I am willing to wager your inbox overflows with new emails every day.
I know mine does. Every morning I wake up to dozens of new messages waiting to be read. Some will be Facebook notifications, others will be airline advertisements, and a few will be actual messages from real people.
My first response is always the same; scan the subject line and determine if the email is valuable to me. If not, I swipe right and delete. If it is, I might read it immediately, or come back later when I have more time to wander. Either way, emails that don’t make the cut are lost forever.
I have no doubt I have trashed countless emails that would have engaged me if I opened them. These days, I simply don’t have the time to read every email, study every post, or speak with every telemarketer. So, I am forced to filter them.
For emails, this means subject lines. If an email doesn’t catch my attention within those few characters, it’s an immediate delete. That’s why subject lines are so important.
So, I did a little research. Actually, I sorted through tens of thousands of real estate emails from 2017 to uncover what makes a powerful (and weak) subject line. I found the emails with the best and worst open rates, then dissected each one to find the common elements. It surprised me to be honest.
1. Update your audience: 26 of the top 100 emails focused on keeping their audience up to date with valuable information. Auction results, new listings, and price adjustments were most common, and seem to be popular because they keep clients informed with timely, relevant details.
e.g. “Surprising Auction results: Hawthorne”
2. Exclusivity: 24 of the top 100 emails offered privileged information to their audience, such as off-market listings, or other unreleased offers. By rewarding their audience with exclusive opportunities, they increase the interest and engagement of their subscribers.
e.g. “Off-Market Opportunity: Stunning Bulimba home”
3. Specificity: 24 of the top 100 emails decided to use specific details to catch their readers interest. Sometimes this was property features, but often the subject line simply stated the listing status and the address. Unique details will always peak more interest than generic statements.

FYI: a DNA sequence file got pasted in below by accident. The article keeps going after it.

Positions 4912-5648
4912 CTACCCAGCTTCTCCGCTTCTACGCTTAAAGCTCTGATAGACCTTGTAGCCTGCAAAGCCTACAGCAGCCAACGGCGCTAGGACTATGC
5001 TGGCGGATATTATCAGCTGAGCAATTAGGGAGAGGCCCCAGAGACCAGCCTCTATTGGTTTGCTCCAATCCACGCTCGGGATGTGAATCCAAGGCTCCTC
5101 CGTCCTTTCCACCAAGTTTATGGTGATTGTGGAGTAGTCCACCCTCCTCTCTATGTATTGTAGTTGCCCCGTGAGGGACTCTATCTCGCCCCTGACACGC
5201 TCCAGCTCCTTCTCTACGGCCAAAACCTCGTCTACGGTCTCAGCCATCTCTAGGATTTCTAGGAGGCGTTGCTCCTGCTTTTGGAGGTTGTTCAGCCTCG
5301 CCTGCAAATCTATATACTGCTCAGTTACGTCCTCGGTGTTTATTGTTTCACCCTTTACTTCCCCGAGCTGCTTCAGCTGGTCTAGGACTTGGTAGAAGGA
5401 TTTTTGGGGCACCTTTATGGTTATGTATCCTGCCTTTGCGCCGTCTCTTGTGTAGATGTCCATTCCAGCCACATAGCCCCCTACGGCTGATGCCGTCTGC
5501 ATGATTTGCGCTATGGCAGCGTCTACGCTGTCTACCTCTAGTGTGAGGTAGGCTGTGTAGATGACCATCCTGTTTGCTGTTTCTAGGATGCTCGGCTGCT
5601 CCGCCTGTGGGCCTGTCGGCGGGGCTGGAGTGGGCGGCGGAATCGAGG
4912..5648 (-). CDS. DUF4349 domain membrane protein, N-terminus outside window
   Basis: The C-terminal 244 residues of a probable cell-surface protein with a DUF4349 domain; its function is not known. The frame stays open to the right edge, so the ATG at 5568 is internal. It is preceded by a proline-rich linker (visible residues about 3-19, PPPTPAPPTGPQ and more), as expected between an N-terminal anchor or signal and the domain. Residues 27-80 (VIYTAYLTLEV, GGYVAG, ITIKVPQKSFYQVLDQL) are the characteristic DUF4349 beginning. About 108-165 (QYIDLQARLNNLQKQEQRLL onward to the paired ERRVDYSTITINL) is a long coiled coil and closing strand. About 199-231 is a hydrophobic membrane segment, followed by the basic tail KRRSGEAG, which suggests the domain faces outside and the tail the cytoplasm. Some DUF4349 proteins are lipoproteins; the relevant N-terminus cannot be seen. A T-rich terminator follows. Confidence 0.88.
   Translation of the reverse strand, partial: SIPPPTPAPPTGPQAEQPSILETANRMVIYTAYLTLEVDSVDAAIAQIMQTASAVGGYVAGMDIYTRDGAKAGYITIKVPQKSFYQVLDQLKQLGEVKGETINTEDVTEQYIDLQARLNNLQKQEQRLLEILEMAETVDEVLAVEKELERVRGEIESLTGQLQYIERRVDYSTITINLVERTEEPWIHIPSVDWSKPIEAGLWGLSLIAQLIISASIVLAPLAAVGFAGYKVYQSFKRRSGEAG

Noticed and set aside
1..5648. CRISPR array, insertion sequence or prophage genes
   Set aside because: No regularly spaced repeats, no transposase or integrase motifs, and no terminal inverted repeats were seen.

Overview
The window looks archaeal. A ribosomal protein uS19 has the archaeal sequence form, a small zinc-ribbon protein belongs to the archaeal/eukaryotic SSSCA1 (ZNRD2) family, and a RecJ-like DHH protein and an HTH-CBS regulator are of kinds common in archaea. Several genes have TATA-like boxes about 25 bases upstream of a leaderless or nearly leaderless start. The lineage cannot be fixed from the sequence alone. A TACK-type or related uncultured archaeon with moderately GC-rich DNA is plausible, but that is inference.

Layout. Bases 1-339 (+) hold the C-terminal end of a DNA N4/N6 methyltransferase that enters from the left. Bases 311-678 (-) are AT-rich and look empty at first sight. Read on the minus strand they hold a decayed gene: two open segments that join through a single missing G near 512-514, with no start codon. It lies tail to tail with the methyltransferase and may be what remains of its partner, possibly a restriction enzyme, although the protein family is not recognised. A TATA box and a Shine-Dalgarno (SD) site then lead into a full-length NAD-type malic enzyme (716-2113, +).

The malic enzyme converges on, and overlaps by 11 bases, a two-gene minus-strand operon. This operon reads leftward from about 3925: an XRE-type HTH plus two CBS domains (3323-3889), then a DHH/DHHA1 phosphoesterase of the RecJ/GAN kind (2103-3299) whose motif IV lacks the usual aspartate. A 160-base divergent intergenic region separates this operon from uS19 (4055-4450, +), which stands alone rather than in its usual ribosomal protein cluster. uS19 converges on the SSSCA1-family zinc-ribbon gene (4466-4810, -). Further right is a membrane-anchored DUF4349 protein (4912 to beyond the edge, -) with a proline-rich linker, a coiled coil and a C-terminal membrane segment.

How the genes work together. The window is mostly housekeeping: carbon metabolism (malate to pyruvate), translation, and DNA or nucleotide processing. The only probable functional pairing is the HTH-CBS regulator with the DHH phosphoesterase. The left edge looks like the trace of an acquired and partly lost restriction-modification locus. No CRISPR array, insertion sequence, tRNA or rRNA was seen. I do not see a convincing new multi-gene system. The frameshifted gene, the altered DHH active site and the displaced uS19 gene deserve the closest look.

e.g. “The secret garden – 305 Oatfield Rd Manly”
1. Real estate buzz words: Of the 100 emails with the lowest open rates, 75 used unspecific statements full of real estate buzz words. Property update, E-News, Newsletter, and market wrap were common. These subject lines are weak because they offer no specific details and are indistinguishable from other real estate emails. Unless you have an extremely loyal fan base, you need to offer more than a generic newsletter to stand out.
e.g. “Robert’s Property Update E-News”
2. Generic offers: 23 of the 100 emails with the lowest open rates provided unclear offers that are unlikely to convince subscribers to open, such as “EOFY offer” or “super deals”. Instead of overused phrases, use specific details that will catch the attention of the portion of your audience that relates to it.
e.g. “Here is your local update”
3. Shouting: 8 of the 100 emails with the lowest open rates yelled at their audience, meaning they only used caps or finished their statement with a list of exclamation marks. Not only does this trigger spam warnings in many email systems, they feel spammy to the reader. Yelling has never been a good selling tactic in person, so we should probably stop trying it online.
e.g. “SPRING SELLING SPREE!!!”
With the new year approaching fast, I would look over my previous email’s subject lines and adjust them according to the elements of the top emails. It looks like people prefer specific, clear subject lines that offer timely information or exclusive offers. Try to avoid generic, real estate jargon that doesn’t include concrete details. And remember, stop yelling at your audience. It singles you out for all the wrong reasons, and lowers the likelihood of increasing your open rate.
Was this information helpful, or did you already know these insights? Either way, let me know, and tell me what subject line worked best for you this year. I look forward to hearing from you.